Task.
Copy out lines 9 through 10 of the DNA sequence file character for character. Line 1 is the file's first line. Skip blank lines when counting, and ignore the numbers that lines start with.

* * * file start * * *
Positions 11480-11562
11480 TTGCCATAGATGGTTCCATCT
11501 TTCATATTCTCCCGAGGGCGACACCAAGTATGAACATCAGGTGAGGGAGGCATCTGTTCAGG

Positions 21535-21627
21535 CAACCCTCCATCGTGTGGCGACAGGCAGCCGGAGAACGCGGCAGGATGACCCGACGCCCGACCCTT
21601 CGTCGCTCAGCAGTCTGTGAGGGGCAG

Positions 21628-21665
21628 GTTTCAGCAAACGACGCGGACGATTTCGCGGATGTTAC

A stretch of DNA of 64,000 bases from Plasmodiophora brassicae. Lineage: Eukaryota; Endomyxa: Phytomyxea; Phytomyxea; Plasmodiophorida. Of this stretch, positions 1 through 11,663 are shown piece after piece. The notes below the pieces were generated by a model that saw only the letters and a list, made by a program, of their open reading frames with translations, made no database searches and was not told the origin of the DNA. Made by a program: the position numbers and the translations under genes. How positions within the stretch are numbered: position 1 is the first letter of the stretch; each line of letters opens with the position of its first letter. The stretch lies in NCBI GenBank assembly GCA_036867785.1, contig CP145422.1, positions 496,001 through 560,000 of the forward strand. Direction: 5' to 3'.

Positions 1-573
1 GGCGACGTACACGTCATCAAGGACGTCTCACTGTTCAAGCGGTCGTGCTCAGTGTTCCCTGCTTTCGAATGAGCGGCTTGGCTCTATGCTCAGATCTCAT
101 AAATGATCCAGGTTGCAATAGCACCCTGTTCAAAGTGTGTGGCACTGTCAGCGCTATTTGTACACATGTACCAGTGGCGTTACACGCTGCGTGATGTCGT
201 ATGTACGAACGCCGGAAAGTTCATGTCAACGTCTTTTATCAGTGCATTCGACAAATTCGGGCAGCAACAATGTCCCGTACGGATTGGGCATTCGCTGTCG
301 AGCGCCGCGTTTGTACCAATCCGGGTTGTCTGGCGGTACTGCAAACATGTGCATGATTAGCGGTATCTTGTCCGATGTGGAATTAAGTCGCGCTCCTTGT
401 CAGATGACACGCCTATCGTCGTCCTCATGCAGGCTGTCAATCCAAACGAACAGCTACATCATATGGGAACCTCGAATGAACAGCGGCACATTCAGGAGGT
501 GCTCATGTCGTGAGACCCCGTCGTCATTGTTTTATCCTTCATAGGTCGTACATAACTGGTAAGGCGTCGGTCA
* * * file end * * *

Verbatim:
A stretch of DNA of 64,000 bases from Plasmodiophora brassicae. Lineage: Eukaryota; Endomyxa: Phytomyxea; Phytomyxea; Plasmodiophorida. Of this stretch, positions 1 through 11,663 are shown piece after piece. The notes below the pieces were generated by a model that saw only the letters and a list, made by a program, of their open reading frames with translations, made no database searches and was not told the origin of the DNA. Made by a program: the position numbers and the translations under genes. How positions within the stretch are numbered: position 1 is the first letter of the stretch; each line of letters opens with the position of its first letter. The stretch lies in NCBI GenBank assembly GCA_036867785.1, contig CP145422.1, positions 496,001 through 560,000 of the forward strand. Direction: 5' to 3'.

Positions 1-573